When Barbara Pryor got a phone call from someone in the Texas Department of Criminal Justice a few weeks ago, she assumed it was yet another formal notification that John Whirty, the prime suspect in the abduction and murder of her 9-year-old daughter Sarah in Wayland, was up for parole again.
But it wasn’t that. It wasn’t that at all.
John Whirty was dead.
“All the feelings came back,” Barbara Pryor said from Pittsburgh, where she now lives.
Rejoicing was not one of those feelings.
As her daughter Meg, Sarah’s sister, put it, “The assumption was that I’d feel only relief when he died. But it was far more complicated than that.”
Any sense of relief was overwhelmed by grief.
“It was surprising how much grief came with it,” Meg Pryor said. “The sadness and anger. I don’t believe in the concept of closure. I don’t believe it happens. It’s more just learning to live with a new reality, and have some acceptance of it.”
Accepting the cruel unfairness of the trajectories that Sarah Pryor’s and John Whirty’s lives took is a big ask.
John Whirty, who did nothing in his miserable life but ruin others, managed to live to 77, more than eight times longer than Sarah, a sweet, kind girl who never harmed anyone or anything. He died of natural causes. She died the most unnatural of deaths.
Whirty fled to Texas after he was accused of attacking a 12-year-old girl in his native Sherborn. He wasn’t in Texas long before he raped and murdered 15-year-old Rose Marie Martin in a wooded area in Dallas.
Whirty served 17 years in prison for that crime before he was paroled in 1984. He returned to Massachusetts, where he tried to abduct a Newton woman at knifepoint, one month after Sarah Pryor went missing on Oct. 9, 1985. He was awaiting trial on those charges when witnesses placed him near the spot where Sarah was last seen.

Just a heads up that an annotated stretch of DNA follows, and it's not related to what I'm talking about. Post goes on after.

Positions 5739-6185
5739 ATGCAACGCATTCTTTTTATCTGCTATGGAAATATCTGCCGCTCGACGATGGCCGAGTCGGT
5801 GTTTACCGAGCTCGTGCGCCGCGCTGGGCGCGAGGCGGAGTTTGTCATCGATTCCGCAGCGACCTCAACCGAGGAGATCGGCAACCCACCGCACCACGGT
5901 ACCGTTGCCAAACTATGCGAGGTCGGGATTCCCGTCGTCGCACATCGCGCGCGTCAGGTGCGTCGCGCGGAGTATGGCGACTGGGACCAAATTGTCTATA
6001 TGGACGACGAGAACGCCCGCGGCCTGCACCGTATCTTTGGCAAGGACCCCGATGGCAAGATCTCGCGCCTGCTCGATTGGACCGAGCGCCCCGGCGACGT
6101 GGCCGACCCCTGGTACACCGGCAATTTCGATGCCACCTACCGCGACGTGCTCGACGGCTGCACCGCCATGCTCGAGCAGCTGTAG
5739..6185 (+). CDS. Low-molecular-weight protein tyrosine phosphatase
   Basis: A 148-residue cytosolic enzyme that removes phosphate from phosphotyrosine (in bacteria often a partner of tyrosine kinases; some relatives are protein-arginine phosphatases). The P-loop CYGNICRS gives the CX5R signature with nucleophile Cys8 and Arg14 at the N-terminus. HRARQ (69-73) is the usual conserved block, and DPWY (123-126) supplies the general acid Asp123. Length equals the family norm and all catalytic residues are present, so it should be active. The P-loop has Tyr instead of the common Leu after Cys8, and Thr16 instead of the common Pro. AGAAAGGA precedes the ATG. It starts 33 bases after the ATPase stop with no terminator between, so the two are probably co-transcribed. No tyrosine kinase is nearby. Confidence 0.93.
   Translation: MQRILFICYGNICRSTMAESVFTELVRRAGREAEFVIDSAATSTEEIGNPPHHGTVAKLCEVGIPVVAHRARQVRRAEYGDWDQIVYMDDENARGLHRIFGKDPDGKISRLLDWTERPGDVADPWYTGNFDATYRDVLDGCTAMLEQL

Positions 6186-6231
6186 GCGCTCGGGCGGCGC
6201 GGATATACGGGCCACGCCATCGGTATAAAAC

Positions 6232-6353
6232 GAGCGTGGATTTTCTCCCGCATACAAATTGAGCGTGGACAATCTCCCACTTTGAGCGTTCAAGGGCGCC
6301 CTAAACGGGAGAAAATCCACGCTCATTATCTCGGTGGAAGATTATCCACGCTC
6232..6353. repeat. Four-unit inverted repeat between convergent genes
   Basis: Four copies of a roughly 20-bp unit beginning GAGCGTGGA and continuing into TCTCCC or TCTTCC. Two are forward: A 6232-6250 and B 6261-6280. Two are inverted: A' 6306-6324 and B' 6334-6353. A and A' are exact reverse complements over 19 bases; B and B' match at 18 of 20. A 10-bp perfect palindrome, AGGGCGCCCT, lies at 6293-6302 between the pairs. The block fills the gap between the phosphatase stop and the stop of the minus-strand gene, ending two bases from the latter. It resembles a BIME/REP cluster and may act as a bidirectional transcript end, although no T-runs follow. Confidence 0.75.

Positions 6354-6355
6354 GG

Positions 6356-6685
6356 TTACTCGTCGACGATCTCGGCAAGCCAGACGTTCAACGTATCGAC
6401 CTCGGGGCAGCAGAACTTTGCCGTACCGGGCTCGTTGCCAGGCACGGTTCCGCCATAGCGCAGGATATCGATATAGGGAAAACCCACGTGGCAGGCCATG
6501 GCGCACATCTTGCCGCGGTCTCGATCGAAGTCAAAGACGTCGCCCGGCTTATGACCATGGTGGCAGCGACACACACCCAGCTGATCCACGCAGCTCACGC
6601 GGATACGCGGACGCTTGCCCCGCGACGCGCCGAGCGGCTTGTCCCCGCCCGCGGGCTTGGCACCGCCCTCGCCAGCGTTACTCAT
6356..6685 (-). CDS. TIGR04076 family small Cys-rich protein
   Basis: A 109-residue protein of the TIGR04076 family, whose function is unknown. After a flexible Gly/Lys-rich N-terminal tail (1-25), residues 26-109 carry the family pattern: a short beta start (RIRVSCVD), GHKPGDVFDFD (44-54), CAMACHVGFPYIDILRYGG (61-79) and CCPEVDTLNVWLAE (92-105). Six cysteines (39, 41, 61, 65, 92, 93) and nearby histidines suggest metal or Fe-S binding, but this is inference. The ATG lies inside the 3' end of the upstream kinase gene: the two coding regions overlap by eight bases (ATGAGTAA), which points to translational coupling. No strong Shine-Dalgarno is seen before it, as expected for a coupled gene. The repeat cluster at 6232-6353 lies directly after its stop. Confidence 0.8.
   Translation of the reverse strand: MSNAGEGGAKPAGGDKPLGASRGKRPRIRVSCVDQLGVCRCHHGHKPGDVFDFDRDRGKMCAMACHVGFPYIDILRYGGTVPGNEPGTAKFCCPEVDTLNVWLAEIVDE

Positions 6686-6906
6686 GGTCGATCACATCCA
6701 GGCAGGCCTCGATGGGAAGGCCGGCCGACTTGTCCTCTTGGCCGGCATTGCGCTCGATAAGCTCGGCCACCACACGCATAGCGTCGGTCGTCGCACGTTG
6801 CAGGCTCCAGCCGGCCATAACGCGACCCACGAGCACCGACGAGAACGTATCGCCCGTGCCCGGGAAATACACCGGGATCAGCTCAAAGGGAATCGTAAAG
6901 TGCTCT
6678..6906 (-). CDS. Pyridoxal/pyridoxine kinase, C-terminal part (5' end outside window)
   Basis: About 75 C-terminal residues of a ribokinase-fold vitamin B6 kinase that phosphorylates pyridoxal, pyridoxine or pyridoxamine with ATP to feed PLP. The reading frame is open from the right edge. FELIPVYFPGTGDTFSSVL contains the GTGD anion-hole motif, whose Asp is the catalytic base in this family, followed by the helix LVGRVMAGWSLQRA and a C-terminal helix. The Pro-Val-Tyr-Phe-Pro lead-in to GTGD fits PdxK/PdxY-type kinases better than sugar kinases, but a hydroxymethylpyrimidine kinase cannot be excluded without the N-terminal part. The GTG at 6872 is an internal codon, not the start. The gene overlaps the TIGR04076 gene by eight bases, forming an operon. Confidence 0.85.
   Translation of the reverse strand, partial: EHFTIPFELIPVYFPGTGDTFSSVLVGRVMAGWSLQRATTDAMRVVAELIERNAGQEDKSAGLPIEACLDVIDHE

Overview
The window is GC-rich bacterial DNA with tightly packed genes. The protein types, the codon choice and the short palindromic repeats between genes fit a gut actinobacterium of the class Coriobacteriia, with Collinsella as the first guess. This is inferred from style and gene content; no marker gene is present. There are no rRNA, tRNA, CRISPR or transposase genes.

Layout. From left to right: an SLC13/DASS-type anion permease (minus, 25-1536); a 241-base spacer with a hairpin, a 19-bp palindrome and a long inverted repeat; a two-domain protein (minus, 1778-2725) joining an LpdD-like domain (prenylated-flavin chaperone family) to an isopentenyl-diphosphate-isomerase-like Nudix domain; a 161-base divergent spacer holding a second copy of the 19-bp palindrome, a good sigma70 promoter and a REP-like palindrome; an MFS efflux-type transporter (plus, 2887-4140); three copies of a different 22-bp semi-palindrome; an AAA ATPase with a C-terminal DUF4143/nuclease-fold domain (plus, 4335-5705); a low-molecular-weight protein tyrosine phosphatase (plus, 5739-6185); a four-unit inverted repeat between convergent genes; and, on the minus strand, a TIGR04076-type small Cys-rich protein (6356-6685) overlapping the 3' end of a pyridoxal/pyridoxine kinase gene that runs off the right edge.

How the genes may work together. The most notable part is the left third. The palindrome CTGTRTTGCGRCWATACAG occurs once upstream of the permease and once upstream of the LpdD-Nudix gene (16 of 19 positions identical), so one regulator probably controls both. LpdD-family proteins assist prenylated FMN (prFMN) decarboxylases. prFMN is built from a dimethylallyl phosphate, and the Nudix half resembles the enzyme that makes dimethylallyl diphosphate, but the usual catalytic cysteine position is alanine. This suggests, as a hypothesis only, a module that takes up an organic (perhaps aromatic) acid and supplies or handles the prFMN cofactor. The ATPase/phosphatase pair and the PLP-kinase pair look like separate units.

Given Whirty’s history of attacking girls and young women, and his lack of an alibi, police were convinced of Whirty’s guilt, as were the Pryors. But the evidence was too circumstantial and Whirty was never charged with Sarah Pryor’s murder. He was also the prime suspect in the disappearance of Cathy Malcolmson, a 17-year-old from Stow, who has never been found.
Whirty was convicted of trying to abduct the Newton woman, served five years in Massachusetts, then was returned to Texas to serve out the rest of his life sentence.
The hand dealt the Pryors was especially cruel. They had moved to Wayland from Pittsburgh only six weeks before Sarah was murdered. Barbara Pryor winces when people say her daughter disappeared.
“No one disappears,” she said. “They are taken. Sarah was taken from us.”
So was a sense of innocence that many in the sleepy suburbs of Boston and beyond shared before Sarah Pryor’s fate became a cultural touchstone.
Ten years after Sarah was murdered, a man walking his dog found a bone fragment in the woods in Wayland. Three years later, it was positively identified as the remains of Sarah. Her funeral was held on what would have been her 22nd birthday.
As if losing Sarah wasn’t hard enough, every few years the Pryors were forced to oppose Whirty’s parole, launching a letter-writing campaign to beseech the Texas Parole Board to not release Whirty again. It was a gut-wrenching exercise, repeated 10 times, made worse by the unimaginable notion that anyone could seriously believe John Whirty should be released from prison.
The Pryors took solace from the fact that the letter-writing campaign was joined by hundreds of people who didn’t even know them but knew the story, and knew that a guy like John Whirty deserved to stay in prison until he died.
Barbara Pryor said officials in Texas “were very kind to us over the years.”
The Pryors hold on to the kindnesses showed them. Kindness reminds them of Sarah.
There’s one other solace, Barbara Pryor said: “Sarah is not forgotten.”
Soon, John Whirty will be.
Kevin Cullen is a Globe columnist. He can be reached at firstname.lastname@example.org.